- Bangladesh National Museum: Located in Shahbag, the National Museum showcases an extensive collection of art, artifacts, and historical items, offering a deeper understanding of Bangladesh’s culture and history.
- Dhaka University Campus: Wander around the campus of Dhaka University, which features lush greenery, historic buildings, and a vibrant student atmosphere.
- Chittagong (Chattogram):
- Patenga Beach: A popular beach destination with a vibrant atmosphere, offering horse rides and beachside eateries.
- Foy’s Lake: A picturesque man-made lake with an amusement park and beautiful surroundings.
- Chittagong Hill Tracts: Known for its lush landscapes, waterfalls, and indigenous communities.
- Cox’s Bazaar:
- Cox’s Bazar Beach: This famous beach stretches for approximately 120 kilometers along the Bay of Bengal, making it the world’s longest natural sea beach.
- Inani Beach: A less crowded alternative with coral-studded sands and gentle waves.
- Himchari National Park: A place to admire waterfalls, enjoy nature walks, and spot wildlife.
- St. Martin’s Island: A pristine coral island offering clear waters for snorkeling and diving.
- Tea Gardens: Sylhet is known for its scenic tea gardens, particularly in Sreemangal, where you can take guided tours.
- Jaflong: A charming border town with the Khasi hills on one side and the plains of Bangladesh on the other.
- Lawachara National Park: A biodiverse park known for trekking and birdwatching.
- Madhabkunda Waterfall: The tallest waterfall in Bangladesh, ideal for a nature retreat.
- Lawachara National Park: A lush rainforest reserve with hiking trails and diverse flora and fauna.
- Sreemangal Tea Gardens: Explore the verdant tea estates and sample exquisite local tea.
- Baikka Beel Wetland Sanctuary: A haven for migratory birds and a serene place for nature enthusiasts.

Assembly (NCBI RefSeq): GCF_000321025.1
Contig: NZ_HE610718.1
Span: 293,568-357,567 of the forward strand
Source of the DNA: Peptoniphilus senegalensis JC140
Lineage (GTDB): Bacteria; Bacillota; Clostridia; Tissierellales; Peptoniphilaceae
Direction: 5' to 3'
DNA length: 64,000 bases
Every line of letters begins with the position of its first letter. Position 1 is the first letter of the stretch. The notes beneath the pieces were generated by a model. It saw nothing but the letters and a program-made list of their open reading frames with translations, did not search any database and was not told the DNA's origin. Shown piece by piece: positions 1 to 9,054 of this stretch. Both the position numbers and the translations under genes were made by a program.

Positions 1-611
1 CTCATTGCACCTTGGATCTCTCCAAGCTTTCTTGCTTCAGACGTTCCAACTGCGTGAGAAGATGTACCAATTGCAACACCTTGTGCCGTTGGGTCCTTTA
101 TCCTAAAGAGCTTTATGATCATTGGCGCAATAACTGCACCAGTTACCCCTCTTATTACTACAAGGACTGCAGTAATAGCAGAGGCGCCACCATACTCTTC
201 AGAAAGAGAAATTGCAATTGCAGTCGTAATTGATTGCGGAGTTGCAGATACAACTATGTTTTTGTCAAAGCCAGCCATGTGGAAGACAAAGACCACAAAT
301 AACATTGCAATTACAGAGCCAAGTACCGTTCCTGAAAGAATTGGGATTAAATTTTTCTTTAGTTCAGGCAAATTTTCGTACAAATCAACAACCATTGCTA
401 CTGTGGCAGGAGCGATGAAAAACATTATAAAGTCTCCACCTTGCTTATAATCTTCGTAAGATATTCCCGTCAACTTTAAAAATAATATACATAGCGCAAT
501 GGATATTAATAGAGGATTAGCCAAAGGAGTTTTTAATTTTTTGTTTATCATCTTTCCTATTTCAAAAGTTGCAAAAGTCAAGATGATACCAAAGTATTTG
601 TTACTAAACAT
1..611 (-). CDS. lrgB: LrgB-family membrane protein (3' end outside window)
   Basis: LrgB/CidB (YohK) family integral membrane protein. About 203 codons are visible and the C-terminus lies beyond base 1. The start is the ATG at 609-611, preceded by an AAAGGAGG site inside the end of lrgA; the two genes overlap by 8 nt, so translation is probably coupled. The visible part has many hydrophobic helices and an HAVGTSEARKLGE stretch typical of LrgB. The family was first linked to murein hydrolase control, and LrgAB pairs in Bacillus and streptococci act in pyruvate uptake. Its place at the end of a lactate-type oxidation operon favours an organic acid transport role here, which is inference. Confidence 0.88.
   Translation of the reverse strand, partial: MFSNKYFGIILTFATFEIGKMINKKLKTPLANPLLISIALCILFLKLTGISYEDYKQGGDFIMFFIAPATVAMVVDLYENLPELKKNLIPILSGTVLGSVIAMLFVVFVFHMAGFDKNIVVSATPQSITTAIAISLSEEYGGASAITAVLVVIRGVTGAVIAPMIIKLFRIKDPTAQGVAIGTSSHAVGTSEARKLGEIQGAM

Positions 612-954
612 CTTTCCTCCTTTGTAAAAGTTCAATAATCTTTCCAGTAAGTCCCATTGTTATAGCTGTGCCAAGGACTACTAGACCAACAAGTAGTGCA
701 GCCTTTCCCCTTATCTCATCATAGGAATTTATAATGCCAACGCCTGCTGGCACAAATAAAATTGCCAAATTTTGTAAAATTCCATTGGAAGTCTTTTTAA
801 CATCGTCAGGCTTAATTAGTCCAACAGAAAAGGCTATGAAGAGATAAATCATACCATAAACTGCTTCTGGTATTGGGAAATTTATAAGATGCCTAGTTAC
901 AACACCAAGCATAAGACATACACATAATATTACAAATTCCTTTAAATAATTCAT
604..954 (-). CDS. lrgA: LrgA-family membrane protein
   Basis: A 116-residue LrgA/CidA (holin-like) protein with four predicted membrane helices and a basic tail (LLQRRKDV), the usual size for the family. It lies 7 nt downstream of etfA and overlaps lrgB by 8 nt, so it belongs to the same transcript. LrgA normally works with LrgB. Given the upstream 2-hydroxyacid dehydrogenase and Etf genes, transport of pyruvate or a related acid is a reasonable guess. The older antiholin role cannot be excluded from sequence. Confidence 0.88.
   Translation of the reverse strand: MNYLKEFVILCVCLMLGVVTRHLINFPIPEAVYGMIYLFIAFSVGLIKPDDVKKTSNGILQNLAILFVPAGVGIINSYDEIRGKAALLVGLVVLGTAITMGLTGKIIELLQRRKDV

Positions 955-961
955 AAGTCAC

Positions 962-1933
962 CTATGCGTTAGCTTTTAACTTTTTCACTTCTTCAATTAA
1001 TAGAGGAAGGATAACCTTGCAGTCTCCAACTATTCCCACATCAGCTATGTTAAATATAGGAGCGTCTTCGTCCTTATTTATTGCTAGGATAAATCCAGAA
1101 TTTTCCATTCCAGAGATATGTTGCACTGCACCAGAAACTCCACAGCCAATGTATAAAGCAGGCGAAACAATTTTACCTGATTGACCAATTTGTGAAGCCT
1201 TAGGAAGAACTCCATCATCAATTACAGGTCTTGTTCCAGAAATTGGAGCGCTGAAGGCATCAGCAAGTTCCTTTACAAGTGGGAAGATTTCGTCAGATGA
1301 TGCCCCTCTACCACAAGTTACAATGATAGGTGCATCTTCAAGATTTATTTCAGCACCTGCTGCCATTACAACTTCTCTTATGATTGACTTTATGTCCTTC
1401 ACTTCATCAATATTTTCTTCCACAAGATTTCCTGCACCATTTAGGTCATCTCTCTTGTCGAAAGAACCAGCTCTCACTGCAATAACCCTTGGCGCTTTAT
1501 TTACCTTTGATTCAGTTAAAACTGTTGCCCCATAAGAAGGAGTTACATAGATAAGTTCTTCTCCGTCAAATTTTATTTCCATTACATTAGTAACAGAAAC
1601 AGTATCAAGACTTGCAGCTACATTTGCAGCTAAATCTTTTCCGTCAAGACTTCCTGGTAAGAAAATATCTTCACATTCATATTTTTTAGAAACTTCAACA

- Kaptai Lake: Enjoy boat rides on this expansive lake amidst picturesque hills.
- Hanging Bridge: A thrilling bridge offering fantastic views of the region.
- Tribal Villages: Interact with indigenous communities and learn about their traditions and handicrafts.
- Sundarbans Mangrove Forest: A UNESCO World Heritage Site and a sanctuary for the Bengal tiger and diverse wildlife.
- Boat Tours: Explore the river channels and spot wildlife like crocodiles, deer, and various bird species.
- Sajnekhali Wildlife Sanctuary: A base for exploring the Sundarbans, with a watchtower and a small museum.
How to travel within Bangladesh?
Traveling within the country is pretty easy, as the roads are well connected and you can take flights to different domestic airports.
Domestic Flights: There’s a well-developed domestic flight network, making air travel an efficient way to cover longer distances between cities. Major airports like Dhaka, Chittagong, and Sylhet serve as hubs for domestic flights.
Buses: Buses are the primary mode of long-distance travel within Bangladesh. They are available in different classes, from air-conditioned coaches to non-AC buses. Popular routes are well-connected, and this is a budget-friendly option.
Ferries: Given Bangladesh’s numerous rivers and waterways, ferries are a vital means of transportation. They connect coastal and riverine areas, and traveling by ferry can offer a unique and scenic experience.
Trains: The Bangladesh Railway network is extensive and offers a comfortable and scenic way to travel. Trains connect major cities like Dhaka, Chittagong, and Sylhet. Consider booking tickets in advance, especially for popular routes.
Rickshaws and CNGs: In urban areas, cycle rickshaws and CNG (Compressed Natural Gas) auto-rickshaws are common for short-distance travel within cities. They are an iconic and affordable mode of transportation, but make sure to bargain well!
Taxis and ride-sharing services like Uber and Pathao are available in urban areas like Dhaka. They are convenient for getting around the city and pretty affordable.
What to eat when in Bangladesh?
In Bangladesh, food is more than sustenance; it’s an expression of love and culture. Each dish tells a story and invites you to savor the rich tapestry of flavors and traditions that make Bangladeshi cuisine a true culinary treasure.
Being a Bengali, my tastebuds are always on a joyride when I’m in Dhaka – and no matter whether I’m having a plateful of Kacchi Biriyani or diving into Khichuri and Begun Bhaja – my heart always fills full.